Can you talk to the barn manager and come up with a solution that you both like? Then both of you can catch in the same consistent way and that may help with the behavior.
My horse is very attached to her routine. I usually ride in the afternoon after the morning feeding. One day I came in the morning and she would not let me catch her (she's in a stall with attached paddock but when a 17 hand horse turns their butt on you in a small space, it's intimidating!). I had to get someone else to help me catch her! But my point is, perhaps you could try coming out at a feeding and be the one that leads her to her food sometimes. Right now she knows you are not the wonderful 'food' person.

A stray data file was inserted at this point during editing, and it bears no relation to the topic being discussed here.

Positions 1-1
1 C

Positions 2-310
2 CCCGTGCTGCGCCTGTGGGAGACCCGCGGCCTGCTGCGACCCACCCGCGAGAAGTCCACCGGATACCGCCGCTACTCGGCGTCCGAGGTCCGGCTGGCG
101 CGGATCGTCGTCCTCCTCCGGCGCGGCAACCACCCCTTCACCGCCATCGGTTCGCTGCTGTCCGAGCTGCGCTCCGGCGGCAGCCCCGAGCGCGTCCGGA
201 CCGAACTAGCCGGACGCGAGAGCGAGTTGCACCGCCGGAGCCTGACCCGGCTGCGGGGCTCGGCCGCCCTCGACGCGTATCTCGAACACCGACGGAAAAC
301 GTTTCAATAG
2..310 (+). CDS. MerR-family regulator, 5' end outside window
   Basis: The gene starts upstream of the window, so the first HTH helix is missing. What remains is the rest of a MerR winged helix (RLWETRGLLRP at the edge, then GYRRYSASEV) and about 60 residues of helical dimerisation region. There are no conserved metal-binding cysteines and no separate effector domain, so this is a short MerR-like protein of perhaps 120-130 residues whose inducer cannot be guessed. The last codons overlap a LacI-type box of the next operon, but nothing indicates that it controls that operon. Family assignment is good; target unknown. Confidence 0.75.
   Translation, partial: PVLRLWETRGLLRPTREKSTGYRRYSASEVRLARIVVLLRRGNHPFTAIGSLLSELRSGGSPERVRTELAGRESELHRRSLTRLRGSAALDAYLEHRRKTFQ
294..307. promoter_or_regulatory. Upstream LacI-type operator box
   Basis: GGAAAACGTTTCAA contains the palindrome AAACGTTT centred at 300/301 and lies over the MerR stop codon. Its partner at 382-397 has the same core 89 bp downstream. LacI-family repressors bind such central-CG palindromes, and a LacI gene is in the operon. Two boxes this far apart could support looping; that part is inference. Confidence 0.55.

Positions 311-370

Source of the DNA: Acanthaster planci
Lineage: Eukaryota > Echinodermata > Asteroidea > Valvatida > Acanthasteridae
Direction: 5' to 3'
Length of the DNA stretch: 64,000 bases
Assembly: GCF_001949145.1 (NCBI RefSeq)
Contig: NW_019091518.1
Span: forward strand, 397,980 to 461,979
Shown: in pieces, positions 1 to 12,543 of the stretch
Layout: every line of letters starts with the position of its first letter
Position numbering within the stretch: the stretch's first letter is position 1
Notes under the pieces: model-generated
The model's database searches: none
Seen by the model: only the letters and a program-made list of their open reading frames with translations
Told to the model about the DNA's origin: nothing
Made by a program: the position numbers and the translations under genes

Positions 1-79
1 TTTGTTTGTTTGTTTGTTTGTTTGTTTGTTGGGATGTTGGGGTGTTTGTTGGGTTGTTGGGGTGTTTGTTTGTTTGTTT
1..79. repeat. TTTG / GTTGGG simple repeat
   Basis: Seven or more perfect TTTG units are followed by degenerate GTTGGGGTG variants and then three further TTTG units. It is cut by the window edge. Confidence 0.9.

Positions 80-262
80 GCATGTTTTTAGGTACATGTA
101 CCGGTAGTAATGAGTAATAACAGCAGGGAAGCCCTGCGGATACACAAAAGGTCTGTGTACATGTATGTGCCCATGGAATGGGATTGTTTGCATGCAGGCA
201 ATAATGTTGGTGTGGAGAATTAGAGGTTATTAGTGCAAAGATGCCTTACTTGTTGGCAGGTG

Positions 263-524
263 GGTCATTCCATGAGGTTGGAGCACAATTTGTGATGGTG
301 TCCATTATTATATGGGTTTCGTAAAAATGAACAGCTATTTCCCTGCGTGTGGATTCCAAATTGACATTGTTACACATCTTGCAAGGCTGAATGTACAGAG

Best of luck!:-)
good point. I know the horses I am dealing when I've done this, and I am really careful.